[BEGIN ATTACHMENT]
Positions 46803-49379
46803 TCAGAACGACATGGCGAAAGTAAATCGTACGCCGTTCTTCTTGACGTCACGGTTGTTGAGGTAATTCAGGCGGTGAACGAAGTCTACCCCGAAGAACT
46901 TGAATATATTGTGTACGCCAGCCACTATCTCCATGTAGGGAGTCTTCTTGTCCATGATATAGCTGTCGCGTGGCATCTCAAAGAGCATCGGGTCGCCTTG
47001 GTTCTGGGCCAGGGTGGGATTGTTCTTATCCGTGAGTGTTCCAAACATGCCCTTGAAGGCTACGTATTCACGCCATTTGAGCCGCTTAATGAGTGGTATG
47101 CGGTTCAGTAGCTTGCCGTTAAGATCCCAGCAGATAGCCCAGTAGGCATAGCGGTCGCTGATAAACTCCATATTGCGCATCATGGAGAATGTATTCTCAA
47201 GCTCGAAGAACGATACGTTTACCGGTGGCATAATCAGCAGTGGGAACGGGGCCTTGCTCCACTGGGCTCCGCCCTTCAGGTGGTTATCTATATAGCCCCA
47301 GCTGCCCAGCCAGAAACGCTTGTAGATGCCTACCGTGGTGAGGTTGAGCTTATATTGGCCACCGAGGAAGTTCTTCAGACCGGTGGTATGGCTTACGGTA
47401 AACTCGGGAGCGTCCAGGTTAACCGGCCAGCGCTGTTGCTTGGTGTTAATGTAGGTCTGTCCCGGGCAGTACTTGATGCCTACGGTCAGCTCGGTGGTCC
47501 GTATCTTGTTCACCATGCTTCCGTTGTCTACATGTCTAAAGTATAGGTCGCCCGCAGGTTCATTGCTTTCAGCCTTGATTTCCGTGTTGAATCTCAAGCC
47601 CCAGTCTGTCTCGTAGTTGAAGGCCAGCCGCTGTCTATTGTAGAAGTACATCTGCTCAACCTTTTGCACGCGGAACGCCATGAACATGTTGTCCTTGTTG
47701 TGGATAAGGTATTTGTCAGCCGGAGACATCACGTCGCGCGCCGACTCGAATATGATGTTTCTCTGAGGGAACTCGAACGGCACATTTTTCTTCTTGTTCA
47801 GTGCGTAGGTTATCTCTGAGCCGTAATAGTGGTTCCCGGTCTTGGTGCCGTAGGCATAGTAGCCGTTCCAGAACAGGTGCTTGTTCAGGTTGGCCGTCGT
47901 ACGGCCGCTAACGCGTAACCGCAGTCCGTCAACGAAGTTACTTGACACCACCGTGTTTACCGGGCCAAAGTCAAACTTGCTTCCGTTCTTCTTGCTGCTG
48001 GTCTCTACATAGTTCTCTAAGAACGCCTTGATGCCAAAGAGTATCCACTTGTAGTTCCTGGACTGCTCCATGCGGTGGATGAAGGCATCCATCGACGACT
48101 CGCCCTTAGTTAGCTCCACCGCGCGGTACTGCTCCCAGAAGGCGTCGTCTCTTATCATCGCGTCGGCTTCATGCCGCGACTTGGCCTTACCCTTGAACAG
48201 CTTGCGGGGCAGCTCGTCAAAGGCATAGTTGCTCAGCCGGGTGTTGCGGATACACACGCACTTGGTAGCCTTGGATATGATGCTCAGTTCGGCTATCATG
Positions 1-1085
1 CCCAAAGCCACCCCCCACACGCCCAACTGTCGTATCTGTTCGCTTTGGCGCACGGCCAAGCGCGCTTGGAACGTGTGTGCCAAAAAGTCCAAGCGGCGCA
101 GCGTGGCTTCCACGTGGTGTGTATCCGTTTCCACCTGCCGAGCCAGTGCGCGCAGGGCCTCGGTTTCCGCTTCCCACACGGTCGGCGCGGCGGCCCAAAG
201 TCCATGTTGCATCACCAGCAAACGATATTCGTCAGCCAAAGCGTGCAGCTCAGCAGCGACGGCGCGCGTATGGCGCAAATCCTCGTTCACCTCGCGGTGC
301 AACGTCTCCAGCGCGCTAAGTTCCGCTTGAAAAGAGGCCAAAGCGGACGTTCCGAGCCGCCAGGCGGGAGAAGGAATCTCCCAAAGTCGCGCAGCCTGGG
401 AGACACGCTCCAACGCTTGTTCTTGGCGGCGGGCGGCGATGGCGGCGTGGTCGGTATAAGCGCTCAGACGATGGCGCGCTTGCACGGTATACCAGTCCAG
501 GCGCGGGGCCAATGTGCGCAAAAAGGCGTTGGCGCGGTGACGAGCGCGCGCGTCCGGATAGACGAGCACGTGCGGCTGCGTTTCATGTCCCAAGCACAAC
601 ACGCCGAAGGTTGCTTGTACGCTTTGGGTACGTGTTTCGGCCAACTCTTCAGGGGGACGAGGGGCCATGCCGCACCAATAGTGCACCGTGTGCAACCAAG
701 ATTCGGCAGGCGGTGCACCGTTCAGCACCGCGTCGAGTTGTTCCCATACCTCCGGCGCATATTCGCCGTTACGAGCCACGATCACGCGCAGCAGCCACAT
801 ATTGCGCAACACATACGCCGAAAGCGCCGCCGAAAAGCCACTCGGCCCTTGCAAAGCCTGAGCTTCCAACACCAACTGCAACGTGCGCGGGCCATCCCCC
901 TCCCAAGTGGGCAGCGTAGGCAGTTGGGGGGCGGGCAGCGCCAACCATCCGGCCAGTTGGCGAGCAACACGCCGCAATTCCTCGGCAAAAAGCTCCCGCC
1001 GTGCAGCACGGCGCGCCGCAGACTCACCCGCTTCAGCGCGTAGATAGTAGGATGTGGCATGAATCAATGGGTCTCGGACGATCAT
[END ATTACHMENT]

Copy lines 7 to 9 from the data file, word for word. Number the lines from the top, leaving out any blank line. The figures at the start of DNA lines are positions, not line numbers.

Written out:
47301 GCTGCCCAGCCAGAAACGCTTGTAGATGCCTACCGTGGTGAGGTTGAGCTTATATTGGCCACCGAGGAAGTTCTTCAGACCGGTGGTATGGCTTACGGTA
47401 AACTCGGGAGCGTCCAGGTTAACCGGCCAGCGCTGTTGCTTGGTGTTAATGTAGGTCTGTCCCGGGCAGTACTTGATGCCTACGGTCAGCTCGGTGGTCC
47501 GTATCTTGTTCACCATGCTTCCGTTGTCTACATGTCTAAAGTATAGGTCGCCCGCAGGTTCATTGCTTTCAGCCTTGATTTCCGTGTTGAATCTCAAGCC